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Trimester 1 Extracurricular Activities

Extracurricular activities at AIS offer opportunities for students to learn the values of teamwork, individual and group responsibility, competition, diversity, and a sense of culture and community. They provide a channel for reinforcing the lessons learned in the classroom, offering students the opportunity to apply academic skills in a real-world context, and are thus considered part of a well-rounded education. 

Though ECAs are limited to Grade 7-12 students with at least one dose of the COVID-19 vaccine at the moment, a plethora of options were available in Trimester 1.

Adventurers’ League

The purpose of the Adventurers’ League is to encourage students to learn how to worldbuild and roleplay through creative writing and improvised acting by playing Dungeons and Dragons. Members learned the mechanics of Dungeons and Dragons, began creating their own campaigns, Dungeon Master-ing (hosting) the campaigns they created, and developed character backstories and profiles.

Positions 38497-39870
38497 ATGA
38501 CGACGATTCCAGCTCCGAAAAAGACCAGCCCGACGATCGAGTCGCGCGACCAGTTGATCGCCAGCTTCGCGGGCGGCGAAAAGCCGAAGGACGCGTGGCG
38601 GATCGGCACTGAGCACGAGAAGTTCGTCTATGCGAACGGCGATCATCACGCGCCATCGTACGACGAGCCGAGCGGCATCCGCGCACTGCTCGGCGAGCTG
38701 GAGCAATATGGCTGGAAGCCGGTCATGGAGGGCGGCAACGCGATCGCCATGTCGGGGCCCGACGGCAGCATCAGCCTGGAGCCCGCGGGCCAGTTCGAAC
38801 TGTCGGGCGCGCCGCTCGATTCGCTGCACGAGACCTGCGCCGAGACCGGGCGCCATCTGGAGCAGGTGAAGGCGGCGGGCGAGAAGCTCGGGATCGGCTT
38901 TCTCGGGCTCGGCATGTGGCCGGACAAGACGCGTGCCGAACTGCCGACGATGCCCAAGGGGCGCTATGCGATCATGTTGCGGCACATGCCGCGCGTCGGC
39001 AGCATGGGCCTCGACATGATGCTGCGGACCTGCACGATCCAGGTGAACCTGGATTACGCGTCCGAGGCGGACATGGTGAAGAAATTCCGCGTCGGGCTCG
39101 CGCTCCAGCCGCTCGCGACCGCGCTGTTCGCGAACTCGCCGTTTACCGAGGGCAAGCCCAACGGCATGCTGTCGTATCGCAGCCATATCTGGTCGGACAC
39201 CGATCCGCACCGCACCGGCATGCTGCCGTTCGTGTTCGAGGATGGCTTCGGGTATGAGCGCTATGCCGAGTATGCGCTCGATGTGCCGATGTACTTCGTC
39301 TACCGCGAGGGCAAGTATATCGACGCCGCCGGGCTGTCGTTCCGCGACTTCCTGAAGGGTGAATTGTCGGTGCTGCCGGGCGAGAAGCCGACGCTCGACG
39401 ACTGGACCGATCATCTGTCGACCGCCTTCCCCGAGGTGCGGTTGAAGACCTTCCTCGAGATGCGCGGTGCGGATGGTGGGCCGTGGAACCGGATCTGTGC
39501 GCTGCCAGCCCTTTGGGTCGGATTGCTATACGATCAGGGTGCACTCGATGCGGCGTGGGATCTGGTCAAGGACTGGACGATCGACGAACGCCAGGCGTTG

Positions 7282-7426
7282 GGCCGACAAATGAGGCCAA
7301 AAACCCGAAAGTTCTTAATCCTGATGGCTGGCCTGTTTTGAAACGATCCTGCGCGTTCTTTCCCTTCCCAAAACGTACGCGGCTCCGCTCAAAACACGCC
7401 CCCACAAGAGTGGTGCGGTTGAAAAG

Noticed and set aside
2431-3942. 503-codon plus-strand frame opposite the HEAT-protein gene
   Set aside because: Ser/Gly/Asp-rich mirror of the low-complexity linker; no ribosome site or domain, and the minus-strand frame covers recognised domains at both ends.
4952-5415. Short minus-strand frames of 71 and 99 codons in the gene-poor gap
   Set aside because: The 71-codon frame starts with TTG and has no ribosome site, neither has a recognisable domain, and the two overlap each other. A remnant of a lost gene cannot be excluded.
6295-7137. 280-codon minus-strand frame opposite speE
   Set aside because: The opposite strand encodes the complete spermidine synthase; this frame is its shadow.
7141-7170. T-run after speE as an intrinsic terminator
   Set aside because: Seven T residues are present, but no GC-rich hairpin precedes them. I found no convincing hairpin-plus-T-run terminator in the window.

“Adventure's League allowed me to take a break from the stress of school and escape into a world of endless possibilities and expand my creativity through the game of Dungeons and Dragons. It allows me to be who I want to be and interact with new players with the same interests, developing my social skills and enhancing their communication with others. This club is really enjoyable due to these reasons while also improving a few crucial skills that will be useful throughout life.”
“I joined Adventurers’ League because it helped me find people who were interested in a hobby I had for a long time; worldbuilding and roleplaying. It helped me make new friends with people who I’d have never met before through our common interests, and also helped me to develop my storytelling skills further, farther than just a simple written post, by thinking of how to let people interact with my campaign.”